One man said: “it was like a scene out of a war movie, only worse.”
The EF4 tornado cut a wide path through Joplin on a lazy spring Sunday night taking a piece of the heart of Missouri with it.
“There was no time,” one survivor said. The woman then explained how she and dozens of others hid in the hallway of a church. “When we heard the roar of the tornado, we knew we were in trouble.”
CNN and FOX covered the carnage and horror; it was the very real pain of human loss. The proliferation of media and distribution of messages and images from various sites were unparalleled. The incredible video of children working side-by-side with parents sifting through what remained of their homes in the harsh rain. Watching couples hold each other and cry while other survivors talked to the cameras and reporters regarding the search for their missing loved ones moved us as a nation.
Hal Donaldson, Founder & President of Convoy of Hope said, “Thousands of families in Joplin are hurting… Some lost loved ones; thousands have lost their homes, possessions and businesses. It’s heartbreaking, but it also provides an opportunity for the nation to come alongside the residents of Joplin to give them hope.”
We saw evidence of that as thousands of volunteers descended on Joplin. Hundreds of thousands of dollars were also poured in to the various churches and charities on the ground. In addition, there were truckloads of supplies dispersed in the devastated areas. Celebrities, politicians, sport stars, and every day people from around the nation, pitched in to help ease the pain and suffering in Joplin, MO.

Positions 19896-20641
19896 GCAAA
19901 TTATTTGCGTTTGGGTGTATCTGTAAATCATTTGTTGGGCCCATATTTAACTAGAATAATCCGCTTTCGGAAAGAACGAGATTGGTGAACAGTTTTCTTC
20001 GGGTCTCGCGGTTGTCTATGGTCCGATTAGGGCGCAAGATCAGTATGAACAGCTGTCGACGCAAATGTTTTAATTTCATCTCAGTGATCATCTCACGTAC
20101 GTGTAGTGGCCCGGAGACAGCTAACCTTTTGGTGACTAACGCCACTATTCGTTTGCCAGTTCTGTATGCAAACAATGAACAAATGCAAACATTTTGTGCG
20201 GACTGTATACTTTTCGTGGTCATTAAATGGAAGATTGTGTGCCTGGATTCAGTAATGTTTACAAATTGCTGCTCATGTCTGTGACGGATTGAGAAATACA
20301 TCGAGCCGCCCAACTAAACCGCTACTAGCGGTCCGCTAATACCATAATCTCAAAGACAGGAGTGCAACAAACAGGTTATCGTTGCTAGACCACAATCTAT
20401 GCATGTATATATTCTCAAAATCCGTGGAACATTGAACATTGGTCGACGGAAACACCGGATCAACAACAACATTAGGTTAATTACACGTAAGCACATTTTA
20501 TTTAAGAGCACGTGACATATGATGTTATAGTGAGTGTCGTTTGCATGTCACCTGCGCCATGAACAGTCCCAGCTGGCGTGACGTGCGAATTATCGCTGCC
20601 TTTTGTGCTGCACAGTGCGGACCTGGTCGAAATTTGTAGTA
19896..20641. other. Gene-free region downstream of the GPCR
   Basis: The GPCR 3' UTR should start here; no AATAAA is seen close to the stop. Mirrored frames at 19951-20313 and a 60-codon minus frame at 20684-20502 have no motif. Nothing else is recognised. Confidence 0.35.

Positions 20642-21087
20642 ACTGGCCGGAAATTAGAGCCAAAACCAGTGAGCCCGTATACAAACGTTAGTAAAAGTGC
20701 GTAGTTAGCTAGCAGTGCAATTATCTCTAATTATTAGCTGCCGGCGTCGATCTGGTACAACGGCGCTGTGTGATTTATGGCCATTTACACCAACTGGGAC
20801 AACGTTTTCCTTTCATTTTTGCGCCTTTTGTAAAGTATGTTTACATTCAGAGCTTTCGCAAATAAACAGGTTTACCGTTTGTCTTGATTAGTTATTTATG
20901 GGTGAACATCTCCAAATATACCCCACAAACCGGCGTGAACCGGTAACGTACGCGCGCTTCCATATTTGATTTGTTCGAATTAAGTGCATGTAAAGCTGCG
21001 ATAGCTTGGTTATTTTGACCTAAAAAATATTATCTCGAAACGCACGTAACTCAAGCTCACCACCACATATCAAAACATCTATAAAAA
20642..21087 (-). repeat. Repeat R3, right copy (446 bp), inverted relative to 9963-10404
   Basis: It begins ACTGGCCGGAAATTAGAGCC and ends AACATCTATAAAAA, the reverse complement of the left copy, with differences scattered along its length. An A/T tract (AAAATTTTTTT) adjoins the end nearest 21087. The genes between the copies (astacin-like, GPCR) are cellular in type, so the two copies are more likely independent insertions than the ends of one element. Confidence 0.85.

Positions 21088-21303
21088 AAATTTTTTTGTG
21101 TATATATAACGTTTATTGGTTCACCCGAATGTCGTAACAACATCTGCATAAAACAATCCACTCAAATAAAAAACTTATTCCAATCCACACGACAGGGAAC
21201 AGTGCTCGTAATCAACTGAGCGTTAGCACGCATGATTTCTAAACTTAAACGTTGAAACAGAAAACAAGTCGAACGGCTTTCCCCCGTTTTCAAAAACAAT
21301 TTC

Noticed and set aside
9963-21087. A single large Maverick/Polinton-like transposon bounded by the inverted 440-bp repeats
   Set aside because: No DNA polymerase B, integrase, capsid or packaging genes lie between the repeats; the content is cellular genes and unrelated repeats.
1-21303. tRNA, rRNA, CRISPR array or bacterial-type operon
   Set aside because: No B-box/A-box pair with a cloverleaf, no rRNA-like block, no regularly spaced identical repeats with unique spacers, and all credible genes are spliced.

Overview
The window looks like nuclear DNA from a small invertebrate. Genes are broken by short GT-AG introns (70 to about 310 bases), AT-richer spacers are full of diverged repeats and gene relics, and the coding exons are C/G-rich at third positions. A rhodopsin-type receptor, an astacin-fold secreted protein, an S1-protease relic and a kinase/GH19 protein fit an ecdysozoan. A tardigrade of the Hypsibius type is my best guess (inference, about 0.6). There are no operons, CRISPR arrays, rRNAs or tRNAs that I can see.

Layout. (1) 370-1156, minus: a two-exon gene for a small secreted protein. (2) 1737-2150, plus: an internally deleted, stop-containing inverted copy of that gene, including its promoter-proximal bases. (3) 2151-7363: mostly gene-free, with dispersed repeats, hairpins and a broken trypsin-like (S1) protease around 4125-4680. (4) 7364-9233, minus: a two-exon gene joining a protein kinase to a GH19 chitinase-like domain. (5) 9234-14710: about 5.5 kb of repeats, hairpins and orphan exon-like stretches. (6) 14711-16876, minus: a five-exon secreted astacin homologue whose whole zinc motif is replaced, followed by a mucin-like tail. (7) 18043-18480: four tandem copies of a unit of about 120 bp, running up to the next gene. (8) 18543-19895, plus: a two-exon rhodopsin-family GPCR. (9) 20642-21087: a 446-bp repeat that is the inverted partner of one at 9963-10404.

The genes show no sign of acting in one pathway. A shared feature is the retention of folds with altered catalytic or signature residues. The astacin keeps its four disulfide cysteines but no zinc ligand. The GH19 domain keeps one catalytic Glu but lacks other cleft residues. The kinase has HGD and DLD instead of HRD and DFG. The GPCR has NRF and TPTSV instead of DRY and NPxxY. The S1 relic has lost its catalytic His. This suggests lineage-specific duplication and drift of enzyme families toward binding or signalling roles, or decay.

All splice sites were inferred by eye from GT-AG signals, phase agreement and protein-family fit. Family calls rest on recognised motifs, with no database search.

As I watched truckloads of provisions being delivered into Joplin, I recognized that the literally tons of necessities comprised the generosity of hundreds of companies. Additionally, as I read reports concerning the millions of dollars donated for rebuilding, I knew that it was hundreds of thousands of people opening up their hands in support. It was also an incredible sight to see volunteers stream into the city at their own expense, doing whatever they could to aid their fellow man in a time of need. The owners of the Earnhardt Ganassi Racing No. 1, Bass Pro Shops/Tracker Marine Chevrolet car even put Convoy of Hope’s logo (charity heavily active in Joplin) on its car for the Coca-Cola 600 NASCAR Sprint Cup Race. Sprint Cup driver Jamie McMurray, from Joplin, drove the car in the race.
These great acts of service displayed that when each of us gives what we can, the sum of the whole is more than any one-person can do alone.
It is clear that there is POWER IN GENEROSITY.
You might not have been able to contribute to the need in Joplin, but you can always find an opportunity to help someone who desperately needs your succor. Try giving today; you may be surprised to find that the more you give, the more you have to give. Try it today and see what happens.